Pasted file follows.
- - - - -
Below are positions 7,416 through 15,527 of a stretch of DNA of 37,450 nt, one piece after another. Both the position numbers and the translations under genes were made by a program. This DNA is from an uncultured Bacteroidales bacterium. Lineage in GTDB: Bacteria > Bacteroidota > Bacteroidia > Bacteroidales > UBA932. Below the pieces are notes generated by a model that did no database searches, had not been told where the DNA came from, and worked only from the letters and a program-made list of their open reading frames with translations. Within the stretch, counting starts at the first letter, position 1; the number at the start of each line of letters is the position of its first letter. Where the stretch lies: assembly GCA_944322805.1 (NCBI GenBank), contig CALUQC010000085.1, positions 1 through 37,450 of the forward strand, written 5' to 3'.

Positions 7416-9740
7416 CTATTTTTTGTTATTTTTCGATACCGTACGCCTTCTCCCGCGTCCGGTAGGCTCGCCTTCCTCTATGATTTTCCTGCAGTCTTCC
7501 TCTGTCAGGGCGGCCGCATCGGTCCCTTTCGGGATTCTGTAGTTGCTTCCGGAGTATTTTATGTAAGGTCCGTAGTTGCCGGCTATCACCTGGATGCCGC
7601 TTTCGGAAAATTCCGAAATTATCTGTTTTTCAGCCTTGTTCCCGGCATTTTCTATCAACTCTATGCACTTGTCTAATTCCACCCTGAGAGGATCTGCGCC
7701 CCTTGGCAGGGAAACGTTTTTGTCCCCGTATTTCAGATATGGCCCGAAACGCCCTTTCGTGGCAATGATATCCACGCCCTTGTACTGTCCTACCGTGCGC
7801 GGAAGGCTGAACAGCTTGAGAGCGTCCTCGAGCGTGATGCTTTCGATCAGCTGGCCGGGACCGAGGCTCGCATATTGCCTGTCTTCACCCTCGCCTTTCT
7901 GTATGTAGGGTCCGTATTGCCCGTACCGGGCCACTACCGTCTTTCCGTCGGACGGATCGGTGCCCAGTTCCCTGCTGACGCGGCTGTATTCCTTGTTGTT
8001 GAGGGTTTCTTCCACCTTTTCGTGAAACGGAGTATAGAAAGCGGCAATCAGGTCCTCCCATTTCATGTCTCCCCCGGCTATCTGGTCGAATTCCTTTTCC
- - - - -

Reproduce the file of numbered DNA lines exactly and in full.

Below are positions 7,416 through 15,527 of a stretch of DNA of 37,450 nt, one piece after another. Both the position numbers and the translations under genes were made by a program. This DNA is from an uncultured Bacteroidales bacterium. Lineage in GTDB: Bacteria > Bacteroidota > Bacteroidia > Bacteroidales > UBA932. Below the pieces are notes generated by a model that did no database searches, had not been told where the DNA came from, and worked only from the letters and a program-made list of their open reading frames with translations. Within the stretch, counting starts at the first letter, position 1; the number at the start of each line of letters is the position of its first letter. Where the stretch lies: assembly GCA_944322805.1 (NCBI GenBank), contig CALUQC010000085.1, positions 1 through 37,450 of the forward strand, written 5' to 3'.

Positions 7416-9740
7416 CTATTTTTTGTTATTTTTCGATACCGTACGCCTTCTCCCGCGTCCGGTAGGCTCGCCTTCCTCTATGATTTTCCTGCAGTCTTCC
7501 TCTGTCAGGGCGGCCGCATCGGTCCCTTTCGGGATTCTGTAGTTGCTTCCGGAGTATTTTATGTAAGGTCCGTAGTTGCCGGCTATCACCTGGATGCCGC
7601 TTTCGGAAAATTCCGAAATTATCTGTTTTTCAGCCTTGTTCCCGGCATTTTCTATCAACTCTATGCACTTGTCTAATTCCACCCTGAGAGGATCTGCGCC
7701 CCTTGGCAGGGAAACGTTTTTGTCCCCGTATTTCAGATATGGCCCGAAACGCCCTTTCGTGGCAATGATATCCACGCCCTTGTACTGTCCTACCGTGCGC
7801 GGAAGGCTGAACAGCTTGAGAGCGTCCTCGAGCGTGATGCTTTCGATCAGCTGGCCGGGACCGAGGCTCGCATATTGCCTGTCTTCACCCTCGCCTTTCT
7901 GTATGTAGGGTCCGTATTGCCCGTACCGGGCCACTACCGTCTTTCCGTCGGACGGATCGGTGCCCAGTTCCCTGCTGACGCGGCTGTATTCCTTGTTGTT
8001 GAGGGTTTCTTCCACCTTTTCGTGAAACGGAGTATAGAAAGCGGCAATCAGGTCCTCCCATTTCATGTCTCCCCCGGCTATCTGGTCGAATTCCTTTTCC